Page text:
Titan’s Massive Dunes May Be a Comet and Moon Graveyard From the Early Solar System

A new modeling study suggests the dark dunes on Saturn’s largest moon are made of tiny particles created by crashing comets and moonlets billions of years ago

An image of Titan taken by the Cassini rover, which shows the darker dunes on the moon's equatorial surface.
The darker areas across Titan's equatorial regions represent its dunes, as taken by the Cassini rover. NASA / JPL / UNIVERSITY OF ARIZONA / UNIVERSITY OF IDAHO

Saturn’s largest moon Titan has an enigmatic air fit for a Dune script. Covered in dark, ridged dunes and craters, the world is wrapped in a golden atmosphere and thought to contain a liquid ocean beneath its icy surface. Its distinct polar and desert regions have intrigued and mystified astronomers for years.

Now, in research presented at the Lunar and Planetary Science Conference this month, scientists suggest a new creation story for Titan’s characteristic ridges. These dark dunes might be a graveyard of fragments from crashed comets and small moons that collided with Titan as the solar system formed.

Titan’s dunes comprise about six million square miles of the moon, but astronomers have long questioned where they came from. Many had thought the sun’s radiation causes tiny particles to fall from the moon’s hazy atmosphere and collect on its surface, where they pile into grainy dunes. But researchers never knew for sure how these microscopic particles enlarged into sand-sized particulates, or whether the atmospheric fragments would have even stayed intact as the dunes took shape.

A shadowy orange sand dune in the United Arab Emirates' Arabian Desert
The Arabian Desert, where sand dunes are approximately the same size as Titan's. Mlenny via Getty Images

Instead, William Bottke, a planetary scientist at the Southwest Research Institute, and his team have proposed an alternative story that taps into various popular theories for how our solar system formed. Some four billion years ago, movements of the giant planets may have destabilized the Kuiper belt—a ring of icy space objects beyond the current orbit of Neptune—leading to an era of frequent collisions.

These planets are surrounded by moons, and this chaotic reshuffling would have caused countless comets and irregular moonlets to smash into Titan and other early planetary bodies. Space rocks would have also crashed together, breaking down into tiny particles. Bottke and his team ran simulations of this era and found that more than enough dust and particulates would have been released and scattered to form Titan’s dunes.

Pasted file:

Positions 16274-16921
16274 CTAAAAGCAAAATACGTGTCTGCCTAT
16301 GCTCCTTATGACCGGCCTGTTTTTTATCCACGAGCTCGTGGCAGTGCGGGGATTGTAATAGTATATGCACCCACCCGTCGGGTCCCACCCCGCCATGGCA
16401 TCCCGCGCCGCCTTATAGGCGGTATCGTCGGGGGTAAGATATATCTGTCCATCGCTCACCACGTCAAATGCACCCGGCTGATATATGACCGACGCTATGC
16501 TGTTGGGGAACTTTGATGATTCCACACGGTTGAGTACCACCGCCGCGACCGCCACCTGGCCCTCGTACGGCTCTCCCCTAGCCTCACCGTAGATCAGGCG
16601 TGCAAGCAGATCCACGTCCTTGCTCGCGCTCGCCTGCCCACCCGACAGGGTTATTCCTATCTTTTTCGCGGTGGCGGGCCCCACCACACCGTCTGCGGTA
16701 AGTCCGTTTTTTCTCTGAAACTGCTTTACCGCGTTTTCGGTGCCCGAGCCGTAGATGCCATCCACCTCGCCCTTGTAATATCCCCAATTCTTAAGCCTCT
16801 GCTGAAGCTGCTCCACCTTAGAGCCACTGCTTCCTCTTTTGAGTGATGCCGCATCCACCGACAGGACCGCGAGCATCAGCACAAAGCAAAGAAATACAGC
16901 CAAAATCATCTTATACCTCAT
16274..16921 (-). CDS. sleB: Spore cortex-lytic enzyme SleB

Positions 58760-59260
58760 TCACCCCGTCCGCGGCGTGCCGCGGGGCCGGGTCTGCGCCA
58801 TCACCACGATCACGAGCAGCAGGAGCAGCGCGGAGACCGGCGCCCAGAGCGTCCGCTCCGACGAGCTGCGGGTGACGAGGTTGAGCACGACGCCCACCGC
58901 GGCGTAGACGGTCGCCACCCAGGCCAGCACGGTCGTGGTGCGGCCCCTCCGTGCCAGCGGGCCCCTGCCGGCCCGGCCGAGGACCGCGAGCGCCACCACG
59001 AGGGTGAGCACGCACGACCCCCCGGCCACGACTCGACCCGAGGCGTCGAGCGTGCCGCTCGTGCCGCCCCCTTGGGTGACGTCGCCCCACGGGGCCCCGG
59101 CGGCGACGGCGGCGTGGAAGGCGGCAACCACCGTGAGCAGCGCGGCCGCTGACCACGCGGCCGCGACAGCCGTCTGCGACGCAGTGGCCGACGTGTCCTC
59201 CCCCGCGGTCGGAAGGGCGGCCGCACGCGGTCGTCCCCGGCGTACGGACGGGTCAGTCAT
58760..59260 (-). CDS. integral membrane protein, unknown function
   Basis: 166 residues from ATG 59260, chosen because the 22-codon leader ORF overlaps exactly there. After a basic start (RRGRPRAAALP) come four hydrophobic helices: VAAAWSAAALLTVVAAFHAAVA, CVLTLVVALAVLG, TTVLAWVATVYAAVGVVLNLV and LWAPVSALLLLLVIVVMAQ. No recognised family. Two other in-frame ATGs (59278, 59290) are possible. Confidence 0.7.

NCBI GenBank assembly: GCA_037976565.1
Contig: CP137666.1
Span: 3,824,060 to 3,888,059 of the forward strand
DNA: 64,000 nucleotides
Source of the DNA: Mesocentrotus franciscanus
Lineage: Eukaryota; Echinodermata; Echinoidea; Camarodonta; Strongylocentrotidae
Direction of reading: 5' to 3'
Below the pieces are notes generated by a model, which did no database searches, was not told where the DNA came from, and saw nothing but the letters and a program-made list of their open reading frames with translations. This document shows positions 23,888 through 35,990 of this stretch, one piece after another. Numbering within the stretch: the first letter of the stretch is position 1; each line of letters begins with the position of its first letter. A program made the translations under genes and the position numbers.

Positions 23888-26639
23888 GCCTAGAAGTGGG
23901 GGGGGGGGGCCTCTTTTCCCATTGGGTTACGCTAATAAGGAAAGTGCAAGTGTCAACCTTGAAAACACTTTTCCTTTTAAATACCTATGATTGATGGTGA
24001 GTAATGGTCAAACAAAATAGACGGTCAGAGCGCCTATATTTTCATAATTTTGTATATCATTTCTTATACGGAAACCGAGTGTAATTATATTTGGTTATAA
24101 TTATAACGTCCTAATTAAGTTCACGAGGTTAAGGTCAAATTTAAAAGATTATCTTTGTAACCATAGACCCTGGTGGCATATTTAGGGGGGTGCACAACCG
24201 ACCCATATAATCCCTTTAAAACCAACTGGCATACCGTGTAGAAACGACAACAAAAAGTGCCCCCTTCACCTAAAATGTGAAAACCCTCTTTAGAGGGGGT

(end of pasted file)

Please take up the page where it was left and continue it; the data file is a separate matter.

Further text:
“Irregular satellites collisionally grind really effectively,” says Bottke to New Scientist’s Leah Crane. “Titan gets on the order of about 106 kilometers cubed of material, and that’s several times more than the dunes.”

Per the team’s models, a similar amount of material would have been delivered to Jupiter’s moons Callisto and Ganymede, which might explain why they also have regions coated in dark particles today.

Because many of these smashed-comet particles have passed through Earth’s atmosphere, scientists know a lot about them—including that their size, durability and color are in line with what we know about Titan’s dunes, Bottke says to Science News’ Nikk Ogasa.

Titan, Saturn's largest moon, passes in front of Saturn
Titan, which NASA plans to study with a lander in 2034, passes in front of Saturn. NASA / JPL-CALTECH / SPACE SCIENCE INSTITUTE

Still, the hypothesis isn’t a slam dunk. Jani Radebaugh, a planetary scientist at Brigham Young University who was not involved in the research, tells Science News that Titan’s volcanic activity may “create a problem” for this theory, since debris from eruptions would have buried these scattered particles over time.

Radebaugh also presented research at the conference, using computer models to hypothesize that Titan’s geology may be slightly more asymmetrical than previously thought. Sand dunes likely dominate Titan’s lower latitudes, but yardangs—long, straight ridges formed by erosion—may stretch across the moon’s upper latitudes, her study suggests. This imbalance could indicate different weather conditions on different parts of the moon.

“On Titan, maybe there just isn’t sand at the high latitudes, or maybe there is material there that is more easily eroded,” Radebaugh tells New Scientist’s Leah Crane.

Computer modeling studies like these can help scientists visualize dynamics on a world we can’t easily reach, but direct observations of the moon are on the horizon. Soon, an upcoming mission from NASA should be able to provide answers to Bottke and Radebaugh’s questions.

Announced in 2019, NASA’s Dragonfly mission is preparing for a 2028 launch to Titan, where a lander will study varied locations, searching for chemical evidence of life and clues into the world’s environmental history. Titan’s liquid reservoirs, subsurface ocean, thick atmosphere and dune fields will be explored like never before.

“Titan is unlike any other place in the solar system, and Dragonfly is like no other mission,” Thomas Zurbuchen, formerly NASA’s associate administrator for science, said in a 2019 statement announcing the mission. “Dragonfly will visit a world filled with a wide variety of organic compounds, which are the building blocks of life and could teach us about the origin of life itself.”

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